Today in Lansing: What state capitol demonstrations are a legitimate use of a school's resources and students and which are not? … more

Recall Reversal of Fortune

Recalls aren't used only by the small government side. … more

The State Budget: Why the Wait?

There's worse things than a state budget that gets done late. Consider what happened when they got it done on time. … more

Home Sweet Dome

The Silverdome is for sale because Pontiac can't afford to keep it. Michigan lawmakers think other cities need stadiums too. … more

Michigan K-12: Below Average Income, Above Average Costs?

Can Michigan, a poorer-than-average state, continue to support teachers that are paid more than average? The debate continues. … more

The MEA Money Tree

27 GOP Lawmakers got campaign money from the union that lobbies against the 3 percent reduction in the School Aid budget. … more

The Price We Pay

If Michigan's public schools were a business competing in the marketplace, would the 4th highest teacher salaries in the nation put them out of business? … more

House GOP K-12 Defectors Identified?

Update on K-12 budget vote as fiscal year deadline looms... … more

Big Labor Says: "NO CUTS!"

A big labor union is calling up its favorite Republicans and telling them not to cut the budget. … more

You Say You Want a Revolution...

Thank you for contacting the Mackinac Center and Capitol Confidential about our views on whether citizens should approve a state constitutional convention, which will be on the 2010 ballot. The Center doesn’t have any “official” view on this, but I’m glad to share my own, with which most of my colleagues generally agree. In short, it's “If you let slip the dogs of war, you can’t control where they run.” (Or something like that.) … more

"What is the Reason for the Existence of House Republicans?"

Q. If it comes down to an all-cut budget, can House Republicans be counted on to supply the needed votes?

"If House Republicans can't be counted on to support an all-cut budget, what is the reason for the existence of House Republicans?" DiSano said. "That caucus is filled with hard-line conservatives who talk tough in GOP primaries. Now is their chance to shine and cut, cut and cut some more. The question is do they have the guts to go home and explain these cuts?"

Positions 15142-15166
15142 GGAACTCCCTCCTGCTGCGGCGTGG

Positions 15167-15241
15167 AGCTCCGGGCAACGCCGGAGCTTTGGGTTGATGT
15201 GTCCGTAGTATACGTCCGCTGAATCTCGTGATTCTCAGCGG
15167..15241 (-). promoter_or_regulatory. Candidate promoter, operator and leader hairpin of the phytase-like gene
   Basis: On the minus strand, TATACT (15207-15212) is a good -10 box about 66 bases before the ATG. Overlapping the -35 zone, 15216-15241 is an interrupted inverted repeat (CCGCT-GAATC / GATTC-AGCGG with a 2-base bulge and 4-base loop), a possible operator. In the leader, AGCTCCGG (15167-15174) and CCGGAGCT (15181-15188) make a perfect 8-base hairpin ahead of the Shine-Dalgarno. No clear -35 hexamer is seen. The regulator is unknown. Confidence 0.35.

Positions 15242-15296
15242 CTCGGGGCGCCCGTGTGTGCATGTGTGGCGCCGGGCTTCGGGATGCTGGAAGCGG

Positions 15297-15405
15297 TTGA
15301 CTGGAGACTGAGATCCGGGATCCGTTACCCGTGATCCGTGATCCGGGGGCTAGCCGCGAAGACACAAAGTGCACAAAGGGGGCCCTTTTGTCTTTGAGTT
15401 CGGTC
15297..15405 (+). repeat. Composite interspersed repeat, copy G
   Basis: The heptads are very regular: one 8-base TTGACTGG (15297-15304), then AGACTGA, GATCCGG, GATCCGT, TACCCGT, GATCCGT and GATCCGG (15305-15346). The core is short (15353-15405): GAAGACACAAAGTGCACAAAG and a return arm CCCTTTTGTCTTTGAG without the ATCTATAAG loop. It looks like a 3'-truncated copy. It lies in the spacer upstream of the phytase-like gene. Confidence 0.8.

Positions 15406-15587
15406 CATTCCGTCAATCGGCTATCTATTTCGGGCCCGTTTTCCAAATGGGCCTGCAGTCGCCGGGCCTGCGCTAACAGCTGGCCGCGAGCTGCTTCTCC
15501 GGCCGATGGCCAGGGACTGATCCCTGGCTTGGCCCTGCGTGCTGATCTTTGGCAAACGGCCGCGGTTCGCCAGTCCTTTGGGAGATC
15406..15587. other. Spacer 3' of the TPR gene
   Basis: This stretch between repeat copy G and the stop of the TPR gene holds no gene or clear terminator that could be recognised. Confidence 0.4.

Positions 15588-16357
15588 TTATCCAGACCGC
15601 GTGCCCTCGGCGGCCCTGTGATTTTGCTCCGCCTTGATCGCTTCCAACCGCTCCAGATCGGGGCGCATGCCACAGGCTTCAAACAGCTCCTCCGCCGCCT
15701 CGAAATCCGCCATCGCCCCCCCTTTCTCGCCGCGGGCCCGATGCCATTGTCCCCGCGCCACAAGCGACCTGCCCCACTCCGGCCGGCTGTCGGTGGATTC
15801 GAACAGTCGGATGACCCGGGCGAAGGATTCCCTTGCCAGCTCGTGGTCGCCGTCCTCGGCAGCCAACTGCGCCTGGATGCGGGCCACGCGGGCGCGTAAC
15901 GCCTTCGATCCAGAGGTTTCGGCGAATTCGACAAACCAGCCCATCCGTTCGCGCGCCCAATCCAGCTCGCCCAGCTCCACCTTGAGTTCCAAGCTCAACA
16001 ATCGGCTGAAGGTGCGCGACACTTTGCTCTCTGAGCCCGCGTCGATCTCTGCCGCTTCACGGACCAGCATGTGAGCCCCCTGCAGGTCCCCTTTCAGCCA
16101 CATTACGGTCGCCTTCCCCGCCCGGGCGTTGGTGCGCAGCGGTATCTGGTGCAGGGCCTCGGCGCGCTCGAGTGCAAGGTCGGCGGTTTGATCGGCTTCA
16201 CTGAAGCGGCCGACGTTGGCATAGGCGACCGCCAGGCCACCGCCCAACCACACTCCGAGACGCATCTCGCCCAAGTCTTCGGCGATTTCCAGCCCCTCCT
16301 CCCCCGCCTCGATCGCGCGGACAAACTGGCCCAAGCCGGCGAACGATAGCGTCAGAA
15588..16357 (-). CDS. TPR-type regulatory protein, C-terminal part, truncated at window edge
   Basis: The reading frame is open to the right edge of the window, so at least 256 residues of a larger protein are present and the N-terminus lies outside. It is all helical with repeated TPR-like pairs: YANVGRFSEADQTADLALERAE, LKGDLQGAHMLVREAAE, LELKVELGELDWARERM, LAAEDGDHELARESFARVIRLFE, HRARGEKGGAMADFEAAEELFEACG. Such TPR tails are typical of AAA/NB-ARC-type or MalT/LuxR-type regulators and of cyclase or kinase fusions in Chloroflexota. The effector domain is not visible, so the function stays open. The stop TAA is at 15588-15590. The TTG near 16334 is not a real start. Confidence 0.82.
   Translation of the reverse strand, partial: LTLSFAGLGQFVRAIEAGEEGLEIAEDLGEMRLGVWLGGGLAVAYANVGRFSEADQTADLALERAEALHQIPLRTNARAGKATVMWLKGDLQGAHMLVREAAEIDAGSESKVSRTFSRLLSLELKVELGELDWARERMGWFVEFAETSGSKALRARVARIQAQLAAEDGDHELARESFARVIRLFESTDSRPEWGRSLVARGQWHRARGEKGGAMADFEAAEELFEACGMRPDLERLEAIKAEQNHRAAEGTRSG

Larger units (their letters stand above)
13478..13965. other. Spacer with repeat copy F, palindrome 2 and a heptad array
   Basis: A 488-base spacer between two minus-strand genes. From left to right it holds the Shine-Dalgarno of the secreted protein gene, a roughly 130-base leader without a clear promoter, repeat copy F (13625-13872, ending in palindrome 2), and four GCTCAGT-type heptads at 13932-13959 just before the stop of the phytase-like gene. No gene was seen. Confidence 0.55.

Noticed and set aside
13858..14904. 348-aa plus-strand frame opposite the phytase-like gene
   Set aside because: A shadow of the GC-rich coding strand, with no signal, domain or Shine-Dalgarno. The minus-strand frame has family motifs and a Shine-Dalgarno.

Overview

… more

Billions Served

Proposed K-12 cuts are not so scary in real-world context. If we hired teachers from the state of Washington, then we could cut almost 4 times as much. … more

This Is Not Astroturf?

Critics from the pro-spending, pro-government side of the ideological spectrum have famously been throwing the charge of “Astroturf” — i.e. fake “grass roots” — at the various TEA Party gatherings and town hall meetings that have been flaring up across the nation since April 15. … more

Tea and Astroturf

There has been a steady drumbeat of accusations this summer from defenders of the “big government solution” side of the health care debate that the “town hall” and “TEA Party” protests against members of congress are organized by insurance companies, the Republican Party and various other so-called “Astroturf” agitators who don’t represent “normal” Americans. If one actually attends these events (as I have) the absurdity of this allegation becomes abundantly clear. However, if the “Astroturf” pejorative has any meaning at all, surely it would apply to a protest event on which the official press secretary for one of the major political parties is doing the PR work for the “grassroots project,” AND is acknowledging that the grassroots project and its work are all tied directly to the political party’s national committee. … more

Gadhafi for Auto Czar?

The Detroit News says there was a big party in Tripoli, yesterday to celebrate the Gadhafi coup's 40th anniversary. A more local angle on this event is Gadhafi’s other role as an international man of business. You see, he was into Bailout Nation WAY before it was cool. Early 1979 was the last time Chrysler teetered on the brink of insolvency – that time asking (and eventually winning) $1.5 billion in bailout loan guarantees from the U.S. taxpayer. In this most recent go-round the bankruptcy bailout wheel, ChryCo was pushed into becoming a subsidiary of the supposedly stronger Fiat. But Fiat has had an interesting government bailout history of its own . . . … more

The West Bank of the Detroit River

Prosperity is measured by what it takes to shop for food. … more